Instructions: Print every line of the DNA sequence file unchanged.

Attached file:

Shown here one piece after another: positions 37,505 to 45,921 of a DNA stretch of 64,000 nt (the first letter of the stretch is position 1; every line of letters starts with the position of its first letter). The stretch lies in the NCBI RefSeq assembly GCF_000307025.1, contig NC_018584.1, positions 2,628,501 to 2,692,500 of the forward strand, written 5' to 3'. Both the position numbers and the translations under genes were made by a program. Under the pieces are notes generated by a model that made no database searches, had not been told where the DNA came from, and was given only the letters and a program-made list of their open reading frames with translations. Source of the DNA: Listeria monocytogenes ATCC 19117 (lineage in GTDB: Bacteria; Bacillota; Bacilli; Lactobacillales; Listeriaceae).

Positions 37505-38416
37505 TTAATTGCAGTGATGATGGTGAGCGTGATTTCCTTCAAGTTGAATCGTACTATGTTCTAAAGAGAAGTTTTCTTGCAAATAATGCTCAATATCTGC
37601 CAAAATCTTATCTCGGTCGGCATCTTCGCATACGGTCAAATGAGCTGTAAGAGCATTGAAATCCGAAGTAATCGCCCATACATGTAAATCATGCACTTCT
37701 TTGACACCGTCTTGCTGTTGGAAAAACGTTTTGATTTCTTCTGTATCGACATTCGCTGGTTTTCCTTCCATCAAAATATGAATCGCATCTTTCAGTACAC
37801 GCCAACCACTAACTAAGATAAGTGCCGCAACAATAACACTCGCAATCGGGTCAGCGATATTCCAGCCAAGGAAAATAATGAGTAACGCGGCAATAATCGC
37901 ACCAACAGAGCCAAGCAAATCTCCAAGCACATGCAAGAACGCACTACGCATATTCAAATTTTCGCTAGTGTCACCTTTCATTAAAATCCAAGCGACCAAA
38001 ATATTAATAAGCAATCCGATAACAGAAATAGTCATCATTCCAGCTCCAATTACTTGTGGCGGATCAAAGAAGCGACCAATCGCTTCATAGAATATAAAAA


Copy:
Shown here one piece after another: positions 37,505 to 45,921 of a DNA stretch of 64,000 nt (the first letter of the stretch is position 1; every line of letters starts with the position of its first letter). The stretch lies in the NCBI RefSeq assembly GCF_000307025.1, contig NC_018584.1, positions 2,628,501 to 2,692,500 of the forward strand, written 5' to 3'. Both the position numbers and the translations under genes were made by a program. Under the pieces are notes generated by a model that made no database searches, had not been told where the DNA came from, and was given only the letters and a program-made list of their open reading frames with translations. Source of the DNA: Listeria monocytogenes ATCC 19117 (lineage in GTDB: Bacteria; Bacillota; Bacilli; Lactobacillales; Listeriaceae).

Positions 37505-38416
37505 TTAATTGCAGTGATGATGGTGAGCGTGATTTCCTTCAAGTTGAATCGTACTATGTTCTAAAGAGAAGTTTTCTTGCAAATAATGCTCAATATCTGC
37601 CAAAATCTTATCTCGGTCGGCATCTTCGCATACGGTCAAATGAGCTGTAAGAGCATTGAAATCCGAAGTAATCGCCCATACATGTAAATCATGCACTTCT
37701 TTGACACCGTCTTGCTGTTGGAAAAACGTTTTGATTTCTTCTGTATCGACATTCGCTGGTTTTCCTTCCATCAAAATATGAATCGCATCTTTCAGTACAC
37801 GCCAACCACTAACTAAGATAAGTGCCGCAACAATAACACTCGCAATCGGGTCAGCGATATTCCAGCCAAGGAAAATAATGAGTAACGCGGCAATAATCGC
37901 ACCAACAGAGCCAAGCAAATCTCCAAGCACATGCAAGAACGCACTACGCATATTCAAATTTTCGCTAGTGTCACCTTTCATTAAAATCCAAGCGACCAAA
38001 ATATTAATAAGCAATCCGATAACAGAAATAGTCATCATTCCAGCTCCAATTACTTGTGGCGGATCAAAGAAGCGACCAATCGCTTCATAGAATATAAAAA